We missed this earlier: The government is planning to abolish the Intellectual Property Appellate Board (IPAB), SpicyIP reported. The government on February 13 introduced the Tribunals Reforms (Rationalisation and Conditions of Service) Bill, 2021, which explains that “streamlining of tribunals is considered necessary as it would save considerable expense to the exchequer and at the same time, lead to speedy delivery of justice. Accordingly, it is proposed to abolish some more tribunals and transfer the jurisdiction exercised by them to the High Court.” Finance Minister Nirmala Sitharaman did not mention the bill in her budget speech for 2020.
The explanation continues:
The tribunals that are proposed to be abolished in this phase are of the kind which handle cases in which public at large is not a litigant or those which neither take away any significant workload from High Courts which otherwise would have adjudicated such cases nor provide speedy disposal. Many cases do not achieve finality at the level of tribunals and are litigated further till High Courts and Supreme Court, especially those with significant implications. Therefore, these tribunals only add to another additional layer of litigation. (Source: Lok Sabha via SpicyIP)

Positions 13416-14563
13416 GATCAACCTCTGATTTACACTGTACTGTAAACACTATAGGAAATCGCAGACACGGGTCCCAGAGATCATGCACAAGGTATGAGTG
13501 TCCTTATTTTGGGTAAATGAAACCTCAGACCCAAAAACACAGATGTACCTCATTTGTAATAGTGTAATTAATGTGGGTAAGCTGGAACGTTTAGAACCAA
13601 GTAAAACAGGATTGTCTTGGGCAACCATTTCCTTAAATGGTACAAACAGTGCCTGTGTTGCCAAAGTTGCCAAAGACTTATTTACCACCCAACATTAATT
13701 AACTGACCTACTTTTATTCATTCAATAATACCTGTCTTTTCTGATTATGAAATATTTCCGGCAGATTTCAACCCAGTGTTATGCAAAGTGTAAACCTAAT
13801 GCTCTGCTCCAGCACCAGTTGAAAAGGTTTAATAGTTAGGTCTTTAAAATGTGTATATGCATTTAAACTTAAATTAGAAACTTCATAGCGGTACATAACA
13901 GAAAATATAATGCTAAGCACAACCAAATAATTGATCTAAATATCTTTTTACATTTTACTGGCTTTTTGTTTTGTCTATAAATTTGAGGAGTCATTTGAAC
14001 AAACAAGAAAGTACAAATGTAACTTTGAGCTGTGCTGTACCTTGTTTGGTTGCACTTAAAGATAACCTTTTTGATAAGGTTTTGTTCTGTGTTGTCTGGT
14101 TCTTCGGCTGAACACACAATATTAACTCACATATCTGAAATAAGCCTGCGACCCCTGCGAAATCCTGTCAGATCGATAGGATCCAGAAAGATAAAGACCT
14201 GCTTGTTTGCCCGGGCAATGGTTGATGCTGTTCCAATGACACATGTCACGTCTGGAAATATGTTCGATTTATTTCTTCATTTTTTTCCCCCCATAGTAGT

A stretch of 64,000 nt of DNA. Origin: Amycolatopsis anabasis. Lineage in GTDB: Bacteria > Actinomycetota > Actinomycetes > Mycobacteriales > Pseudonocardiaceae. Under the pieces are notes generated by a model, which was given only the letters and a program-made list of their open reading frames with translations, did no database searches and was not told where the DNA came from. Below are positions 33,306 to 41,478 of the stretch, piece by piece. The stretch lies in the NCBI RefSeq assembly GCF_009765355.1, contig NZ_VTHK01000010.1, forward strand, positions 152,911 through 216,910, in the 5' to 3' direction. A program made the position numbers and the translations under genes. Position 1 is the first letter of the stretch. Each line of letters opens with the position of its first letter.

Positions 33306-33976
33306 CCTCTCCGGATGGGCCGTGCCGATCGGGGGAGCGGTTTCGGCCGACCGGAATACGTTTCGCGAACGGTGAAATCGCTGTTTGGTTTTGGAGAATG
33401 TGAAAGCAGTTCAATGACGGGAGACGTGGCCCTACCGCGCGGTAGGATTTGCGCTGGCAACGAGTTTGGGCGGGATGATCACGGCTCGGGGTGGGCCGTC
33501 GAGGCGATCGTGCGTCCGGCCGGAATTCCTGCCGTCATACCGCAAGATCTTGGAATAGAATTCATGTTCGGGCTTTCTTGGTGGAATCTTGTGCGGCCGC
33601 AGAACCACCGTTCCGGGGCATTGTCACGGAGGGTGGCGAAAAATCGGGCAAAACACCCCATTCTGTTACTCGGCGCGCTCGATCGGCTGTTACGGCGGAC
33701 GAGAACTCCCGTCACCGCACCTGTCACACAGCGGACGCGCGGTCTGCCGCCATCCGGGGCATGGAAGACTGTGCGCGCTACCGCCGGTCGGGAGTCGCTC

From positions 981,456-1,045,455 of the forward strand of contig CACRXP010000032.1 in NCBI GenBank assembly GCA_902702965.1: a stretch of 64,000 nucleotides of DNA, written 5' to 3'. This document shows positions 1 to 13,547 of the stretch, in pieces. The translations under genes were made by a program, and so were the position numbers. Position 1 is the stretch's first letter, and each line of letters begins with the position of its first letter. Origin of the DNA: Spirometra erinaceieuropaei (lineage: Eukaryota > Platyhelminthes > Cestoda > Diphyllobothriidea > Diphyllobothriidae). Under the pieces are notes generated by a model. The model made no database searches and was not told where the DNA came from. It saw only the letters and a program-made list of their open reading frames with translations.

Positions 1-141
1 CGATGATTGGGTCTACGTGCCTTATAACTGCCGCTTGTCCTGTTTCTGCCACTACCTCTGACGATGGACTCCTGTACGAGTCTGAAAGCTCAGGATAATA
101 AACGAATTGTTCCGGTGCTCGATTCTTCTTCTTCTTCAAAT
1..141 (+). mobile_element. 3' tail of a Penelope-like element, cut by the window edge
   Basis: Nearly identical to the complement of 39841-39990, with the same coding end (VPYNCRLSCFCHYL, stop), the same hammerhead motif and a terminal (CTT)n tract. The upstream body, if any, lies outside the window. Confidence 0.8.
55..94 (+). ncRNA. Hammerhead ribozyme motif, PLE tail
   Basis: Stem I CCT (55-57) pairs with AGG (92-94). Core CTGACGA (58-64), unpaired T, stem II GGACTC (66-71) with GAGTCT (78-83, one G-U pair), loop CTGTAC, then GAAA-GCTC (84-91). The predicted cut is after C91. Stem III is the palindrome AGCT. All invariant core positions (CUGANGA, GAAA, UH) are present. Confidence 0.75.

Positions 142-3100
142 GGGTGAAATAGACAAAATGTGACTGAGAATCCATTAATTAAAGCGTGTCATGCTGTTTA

Intellectual property lawyers have argued that the IPAB needs to be shut down because it cases have been stalled for three years, there are a a lack of expert members to hear cases, and the high costs for litigants who could only participate in hearings if they were able to travel to Delhi or Chennai. “Over the years, the DIPT itself has faced innumerable headaches in the form of multiple lawsuits over the independence of the IPAB, the lack of appointments and resources to the IPAB etc. It could save itself the trouble and shift the functions of the IPAB back to the High Court,” Advocate Prashant Reddy wrote.
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